However, how you try to implement these RF/microwave filters to achieve the desired performance specifications changes. In contrast to attempting to design and then implement a lower-frequency discrete-element filter, very few designers will create and then try to realize the RF/microwave filter – it’s simply not practical. Instead, they look to get a single component that can provide the entire bandpass-filtering function.
This BPF component appears on the bill of materials (BOM) as a single purchased line item. It is a “sealed box” having few or no adjustments. Some broad spectrum of RF energy goes into it, and out of it, some bandpass-limited amount of RF energy emerges. This filter is characterized by its operating on signal energy and power rather than voltage and current, although power and energy are related to voltage and current. Other attributes which designers look at when choosing (and not designing) these single-component filters include but are not limited to Insertion loss, size, power-handling capacity, Q, VSWR, roll-off rate, ripple, peaking, and cost (of course).
Recall that Q or quality factor is a unit-less measure of selectivity computed as the ratio of the filter frequency to bandwidth and can range anywhere from double digits to high triple digits. Depending on the application, higher or lower values of Q are needed: bandpass filtering of a single 1-MHz channel from the 2.4 GHz Wi-Fi spectrum needs a high-Q filter. In comparison, bandpass filtering of an entire 2.4 GHz Wi-Fi band (nominally 2.4 to 2.5 GHz) from the spectrum around it mandates a lower-Q BPF. In general, a higher-Q device is better and preferred (but not always) and costs more than a lower-Q device.
These filters are most often built not from discrete RLCs (even tiny ones) but instead employ electromagnetic-energy principles, modern twists on well-known materials, new engineered materials, and sophisticated fabrication technologies. These result in high-performance, small BPFs with consistent and predictable specifications from unit-to-unit and across temperature.
As with any component, filter design and execution requires tradeoffs and compromises in the context of the relative priorities of the application. These filters can also be designed to provide impedance matching between source and load when aided by the use of the Smith Chart.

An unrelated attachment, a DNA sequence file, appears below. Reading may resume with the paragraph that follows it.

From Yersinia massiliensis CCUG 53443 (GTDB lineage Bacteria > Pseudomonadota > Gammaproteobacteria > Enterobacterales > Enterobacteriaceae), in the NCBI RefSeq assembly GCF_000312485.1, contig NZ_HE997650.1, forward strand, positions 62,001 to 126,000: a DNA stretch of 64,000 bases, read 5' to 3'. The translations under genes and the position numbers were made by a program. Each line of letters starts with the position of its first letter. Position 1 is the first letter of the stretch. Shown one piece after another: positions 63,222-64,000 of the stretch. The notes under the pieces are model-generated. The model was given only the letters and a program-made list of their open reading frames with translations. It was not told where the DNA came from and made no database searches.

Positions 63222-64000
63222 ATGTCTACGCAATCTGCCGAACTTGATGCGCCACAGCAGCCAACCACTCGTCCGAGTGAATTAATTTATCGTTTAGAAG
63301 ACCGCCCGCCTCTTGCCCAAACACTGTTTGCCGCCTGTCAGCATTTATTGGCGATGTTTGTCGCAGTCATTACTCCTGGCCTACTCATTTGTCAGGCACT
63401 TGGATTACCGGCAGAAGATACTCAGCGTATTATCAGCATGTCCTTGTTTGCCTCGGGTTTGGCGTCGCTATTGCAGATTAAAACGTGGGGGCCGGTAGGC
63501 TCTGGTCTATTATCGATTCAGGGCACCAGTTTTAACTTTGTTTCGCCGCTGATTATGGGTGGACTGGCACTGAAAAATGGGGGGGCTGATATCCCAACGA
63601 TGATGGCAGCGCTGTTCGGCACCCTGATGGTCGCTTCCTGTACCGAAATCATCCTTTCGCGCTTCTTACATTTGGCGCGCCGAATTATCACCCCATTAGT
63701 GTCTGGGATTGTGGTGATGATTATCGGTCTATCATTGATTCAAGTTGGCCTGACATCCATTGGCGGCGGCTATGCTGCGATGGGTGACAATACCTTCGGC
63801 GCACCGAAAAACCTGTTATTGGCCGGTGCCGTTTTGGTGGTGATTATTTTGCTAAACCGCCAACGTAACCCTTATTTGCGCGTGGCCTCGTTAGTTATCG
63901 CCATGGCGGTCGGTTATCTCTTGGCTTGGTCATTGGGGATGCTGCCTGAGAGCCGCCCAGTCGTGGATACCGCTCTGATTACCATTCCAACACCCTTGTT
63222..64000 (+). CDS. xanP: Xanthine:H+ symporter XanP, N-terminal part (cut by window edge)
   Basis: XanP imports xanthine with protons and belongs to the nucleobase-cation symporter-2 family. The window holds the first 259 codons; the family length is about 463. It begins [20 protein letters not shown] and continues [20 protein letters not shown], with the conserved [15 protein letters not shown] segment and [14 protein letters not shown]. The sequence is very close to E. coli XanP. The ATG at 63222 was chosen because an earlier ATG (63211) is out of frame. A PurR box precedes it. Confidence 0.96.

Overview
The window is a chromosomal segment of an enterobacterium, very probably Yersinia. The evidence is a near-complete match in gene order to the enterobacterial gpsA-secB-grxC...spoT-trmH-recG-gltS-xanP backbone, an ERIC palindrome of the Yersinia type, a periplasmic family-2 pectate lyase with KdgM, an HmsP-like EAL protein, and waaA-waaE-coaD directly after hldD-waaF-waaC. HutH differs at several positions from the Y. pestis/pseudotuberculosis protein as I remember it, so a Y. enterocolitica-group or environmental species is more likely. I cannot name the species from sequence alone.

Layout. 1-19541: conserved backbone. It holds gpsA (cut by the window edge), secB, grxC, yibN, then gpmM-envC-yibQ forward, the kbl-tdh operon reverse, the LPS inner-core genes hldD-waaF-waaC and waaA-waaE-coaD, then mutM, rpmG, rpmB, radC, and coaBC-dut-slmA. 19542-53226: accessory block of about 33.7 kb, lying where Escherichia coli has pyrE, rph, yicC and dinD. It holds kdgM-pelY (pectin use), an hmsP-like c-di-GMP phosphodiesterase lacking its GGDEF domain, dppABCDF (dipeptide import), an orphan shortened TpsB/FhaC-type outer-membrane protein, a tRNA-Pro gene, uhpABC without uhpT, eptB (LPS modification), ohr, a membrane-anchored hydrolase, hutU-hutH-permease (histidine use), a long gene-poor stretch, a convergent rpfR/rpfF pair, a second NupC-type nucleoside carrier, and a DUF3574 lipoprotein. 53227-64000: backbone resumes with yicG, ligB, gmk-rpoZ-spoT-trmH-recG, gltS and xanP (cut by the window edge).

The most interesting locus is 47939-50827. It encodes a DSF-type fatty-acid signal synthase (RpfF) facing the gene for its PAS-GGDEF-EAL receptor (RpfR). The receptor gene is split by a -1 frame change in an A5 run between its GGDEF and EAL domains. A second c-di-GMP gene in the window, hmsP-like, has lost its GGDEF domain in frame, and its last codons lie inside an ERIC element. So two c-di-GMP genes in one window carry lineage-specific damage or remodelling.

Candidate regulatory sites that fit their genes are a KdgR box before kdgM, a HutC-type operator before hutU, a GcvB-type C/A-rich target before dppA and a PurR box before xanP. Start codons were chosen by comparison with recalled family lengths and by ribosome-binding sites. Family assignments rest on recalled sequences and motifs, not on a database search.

Part 2 of this article will look at some widely used RF/microwave filter options in terms of their architecture and fabrication, not electromagnetic filter-theory details. It is not intended as a design guide, and there will be no math, but there will be some small allusions to electromagnetic principles and physics. Also, this article will not discuss the also popular acoustic-wave resonant filters such as surface acoustic wave (SAW) and bulk acoustic wave (BAW) devices, as these have been covered previously (see Reference).
EE World References
- Basics of bandpass filters
- What are the functions and principles of S-parameters (Part 1)?
- What are the applications and measurements of S-parameters? (Part 2)
- Using the Smith chart for Impedance matching, Part 1
- Impedance matching and the Smith Chart, Part 2
- Printed Circuit Boards, Part 1: Context and phenolic boards
- The basics of FR-4 Printed Circuit Boards
- Printed Circuit Boards, Part 3: Vias and multilayer boards
- Printed Circuit Boards, Part 4: Beyond FR-4
- Filters, Part 2: SAW and BAW devices for RF
- Knowles Capacitors, “Microstrip Filters Deliver Small Size at High Frequencies”
- Skyworks Solutions, Inc., “Glossary of Terms for Coaxial Resonators and Coaxial Inductors”
- Skyworks Solutions, Inc., “Measuring SRF and Q of Coaxial Resonators”
- Skyworks Solutions, Inc., “Characteristic Impedance of Coaxial Resonators”
- Johanson Technology, “SRF & PRF for RF Capacitors”